How Rafael Nadal helped turn around Grigor Dimitrov's season

LONDON -- This summer, Grigor Dimitrov made a quick trip from his home in Monte Carlo to Mallorca to train with Rafael Nadal. Dimitrov arrived in the Spaniard's backyard with an open mind and a willing body. The idea was simple: If you want to be the best, you might as well learn from the best.

For a week, the pair traded blows from the baseline, grinding it out in the sunshine and keeping his ears and eyes open for any bit of information he could glean from the man who will end the year as the world No 1.

"Who wouldn't want to practice with the No. 1 player in the world?" Dimitrov said to ESPN.com on Wednesday, shortly after hammering David Goffin 6-0, 6-2 to book his place in the semifinals of the ATP Tour Finals. "For sure you can learn from it. It rubs off on you."

At 26, Dimitrov was just 14 when Nadal won the French Open, in 2005, for the first time. The Bulgarian has grown up watching Nadal become one of the best players of all time. Dani Vallverdu, Dimitrov's coach, arranged the opportunity. Dimitrov was not going to think twice about having this invaluable face time with Nadal.

Anyone who has watched Nadal practice, both during tournaments and in his own time, is familiar with the 31-year-old's incredible work ethic. The top junior players who are lucky enough to practice with him during Grand Slams will tell you how hard it is to train at 100 percent as long as Nadal does. They often wait up to 45 minutes in the blistering sun before Nadal allows them to drink a cup of water.

"We practiced usually in the morning from 9 o'clock to around 12 maybe," Dimitrov said. "Pretty intense practice -- Rafa is an intense guy."

Mercifully, there was some down time after practice.

"He'd say, 'Hey man, let's go on a boat,' so you just go on, jump in the water, just like two kids on a regular day. I think we have a good understanding of one another, and it was a great time."

As one of the most talented players on the tour, it has taken Dimitrov time to find his consistency. His former coach, Peter McNamara, once said he had 10 choices for every stroke, and his shot selection was often a problem. But it speaks to his innate talent that this was the case when he reached the semifinals of Wimbledon in 2014.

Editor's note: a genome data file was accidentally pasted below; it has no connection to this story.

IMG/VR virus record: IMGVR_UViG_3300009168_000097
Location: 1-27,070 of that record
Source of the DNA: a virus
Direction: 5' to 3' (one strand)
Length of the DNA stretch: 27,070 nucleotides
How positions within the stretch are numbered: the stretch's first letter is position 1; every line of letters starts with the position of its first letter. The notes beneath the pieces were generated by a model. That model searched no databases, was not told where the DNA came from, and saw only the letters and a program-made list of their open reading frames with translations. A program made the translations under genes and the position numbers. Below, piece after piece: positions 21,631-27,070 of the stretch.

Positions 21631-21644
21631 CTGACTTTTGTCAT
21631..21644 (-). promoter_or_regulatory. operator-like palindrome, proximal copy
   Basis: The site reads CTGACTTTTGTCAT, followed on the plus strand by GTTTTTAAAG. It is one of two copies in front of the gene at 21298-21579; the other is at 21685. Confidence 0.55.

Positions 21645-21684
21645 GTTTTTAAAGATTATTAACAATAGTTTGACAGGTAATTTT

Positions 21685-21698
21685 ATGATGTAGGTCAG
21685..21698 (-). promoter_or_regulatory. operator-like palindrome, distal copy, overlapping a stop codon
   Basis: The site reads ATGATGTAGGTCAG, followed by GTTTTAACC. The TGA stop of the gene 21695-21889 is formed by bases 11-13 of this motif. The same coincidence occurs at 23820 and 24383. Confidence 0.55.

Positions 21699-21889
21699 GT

Once a concern, Dimitrov's resolve has not waned in the past 18 months. He has climbed from No. 40 in the world into the top 10 and now a place in the ATP Finals final four. He is on course to end the year inside the top four.

Resisting the temptation to grill Nadal about everything that comes with being a champion for fear of annoying him, Dimitrov listened intently whenever the Spaniard wanted to discuss tennis. At one point, they talked about their match from this year's Australian Open. Dimitrov pushed Nadal to five sets in the semifinals that day, a match Nadal maintains is one of his best wins of the season.

Vallverdu and Dimitrov both admitted the time with Nadal gave the Bulgarian a huge confidence boost as the summer went on, which he showed by winning his first Masters 1000 title, in Cincinnati in August. But it was more than just intensity that Dimitrov came away with.

"His etiquette is magnificent," Dimitrov said. "Winning, losing, he has the same body language."

Dimitrov is now two wins away from the ATP Finals title, an accomplishment that would land him the No. 3 in the rankings. And wouldn't you know that he plans to spend another week this offseason training with Nadal.

Based on how this season is ending up, maybe this time Nadal will be the one doing the listening.